How Long Will Obama Remain In Office? The Election Won't Be His Last Day

US President Barack Obama walks down the colonnade at the White House in Washington, DC, on November 8, 2016. / AFP / NICHOLAS KAMM (Photo credit should read NICHOLAS KAMM/AFP/Getty Images)
Source: NICHOLAS KAMM/AFP/Getty Images

As we wait in suspense for the announcement of our newly elected president, many people are still earnestly wondering, when is President Obama's last day in office? In the midst of all the Election Day predictions, it's easy to forget that Obama will still be president after the winner is announced. So how much longer does he have the duties of commander-in-chief, and what exactly does his role look like after Election Day? 

Officially, Obama's last day as president is Jan. 19, the eve before our new president is sworn in on Inauguration Day. However, despite his remaining two months as president, it's unlikely that Obama will be pushing new platforms as president; instead Obama will help with the presidential transition for whoever takes office. 

Whether Hillary Clinton is elected president, or Donald Trump becomes president, the White House Transition Coordinating Council, an administrative group selected by President Obama to ease the transition, will get to work. As is common practice in election years, Obama issued an executive order in May that emphasizes the transition responsibilities him and his team face during the two months between Election Day and Inauguration Day. So, yes, despite all of the Election Day rumbling Obama will still be president on Wednesday, Nov. 9. 

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In keeping with tradition, this morning Obama observed his Election Day ritual by shooting hoops first thing in the morning, which is a lovely past time he's kept up on every Election Day since his first run in 2008. While there's likely loads of stress associated with transitioning a new president into office, he's probably also feeling huge waves of relief at the knowledge he can leave the White House in a few short months.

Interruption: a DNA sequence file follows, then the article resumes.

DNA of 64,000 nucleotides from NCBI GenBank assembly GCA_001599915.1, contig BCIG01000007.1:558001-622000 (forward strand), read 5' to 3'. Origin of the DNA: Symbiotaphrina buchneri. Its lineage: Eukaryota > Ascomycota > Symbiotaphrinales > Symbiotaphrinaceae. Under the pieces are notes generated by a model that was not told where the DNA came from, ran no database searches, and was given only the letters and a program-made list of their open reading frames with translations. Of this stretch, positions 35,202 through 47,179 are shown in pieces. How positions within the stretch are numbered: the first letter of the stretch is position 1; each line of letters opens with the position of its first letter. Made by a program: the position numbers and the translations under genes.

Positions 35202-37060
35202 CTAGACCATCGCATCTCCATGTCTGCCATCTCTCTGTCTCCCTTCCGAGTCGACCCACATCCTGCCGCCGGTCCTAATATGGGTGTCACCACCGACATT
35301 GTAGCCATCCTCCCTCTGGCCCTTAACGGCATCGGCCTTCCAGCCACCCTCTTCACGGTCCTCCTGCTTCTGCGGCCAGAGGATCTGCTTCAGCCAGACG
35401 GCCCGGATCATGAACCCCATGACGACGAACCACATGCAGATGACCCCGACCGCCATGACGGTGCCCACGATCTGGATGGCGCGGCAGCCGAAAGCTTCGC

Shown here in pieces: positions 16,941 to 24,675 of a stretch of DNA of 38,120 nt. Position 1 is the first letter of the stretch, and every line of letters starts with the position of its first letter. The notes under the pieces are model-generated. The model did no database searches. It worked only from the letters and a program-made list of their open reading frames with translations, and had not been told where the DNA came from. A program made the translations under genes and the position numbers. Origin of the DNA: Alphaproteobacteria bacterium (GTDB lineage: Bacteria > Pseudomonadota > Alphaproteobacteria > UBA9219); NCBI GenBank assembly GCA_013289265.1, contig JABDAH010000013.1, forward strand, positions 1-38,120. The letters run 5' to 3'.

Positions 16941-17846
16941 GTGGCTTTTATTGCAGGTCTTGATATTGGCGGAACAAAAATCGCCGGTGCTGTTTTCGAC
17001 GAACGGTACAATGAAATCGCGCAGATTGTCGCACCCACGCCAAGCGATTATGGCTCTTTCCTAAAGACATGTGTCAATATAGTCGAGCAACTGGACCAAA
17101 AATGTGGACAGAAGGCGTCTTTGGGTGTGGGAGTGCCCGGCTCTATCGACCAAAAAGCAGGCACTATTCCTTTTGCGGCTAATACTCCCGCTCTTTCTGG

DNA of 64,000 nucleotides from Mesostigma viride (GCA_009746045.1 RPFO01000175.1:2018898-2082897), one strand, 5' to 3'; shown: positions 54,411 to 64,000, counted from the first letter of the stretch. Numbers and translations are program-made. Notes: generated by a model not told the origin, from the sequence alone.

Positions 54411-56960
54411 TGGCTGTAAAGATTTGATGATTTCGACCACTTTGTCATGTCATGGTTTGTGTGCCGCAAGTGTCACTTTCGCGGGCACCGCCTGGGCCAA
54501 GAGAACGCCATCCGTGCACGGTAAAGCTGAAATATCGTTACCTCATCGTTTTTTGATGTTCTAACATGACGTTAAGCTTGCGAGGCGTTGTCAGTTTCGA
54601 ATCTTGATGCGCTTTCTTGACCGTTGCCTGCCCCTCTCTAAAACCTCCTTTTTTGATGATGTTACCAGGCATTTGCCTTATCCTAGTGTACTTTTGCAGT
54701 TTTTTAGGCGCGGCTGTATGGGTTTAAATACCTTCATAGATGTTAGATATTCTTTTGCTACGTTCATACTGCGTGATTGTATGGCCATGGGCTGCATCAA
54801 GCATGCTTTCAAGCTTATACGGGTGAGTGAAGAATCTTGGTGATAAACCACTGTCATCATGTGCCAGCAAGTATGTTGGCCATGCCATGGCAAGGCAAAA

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This isn't to downplay the fact that our current president has still been doing the work, and Obama made his final campaign speech for Clinton at a rally in Philadelphia on Monday night, further proving that slacking off is never an option for him. While it's both exciting and mildly terrifying to move into a new political season, many of us will miss President Obama's jokes and the ways he playfully and professionally handled the immense pressure of being president.

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Luckily, it's clear the Obama family is bound to stay politically active and in the spotlight. In fact, according to USA Today, Obama is contractually due for another memoir in the next couple years, so we have something concrete to look forward to while we wait for the premiere of the next season of the Obama family.

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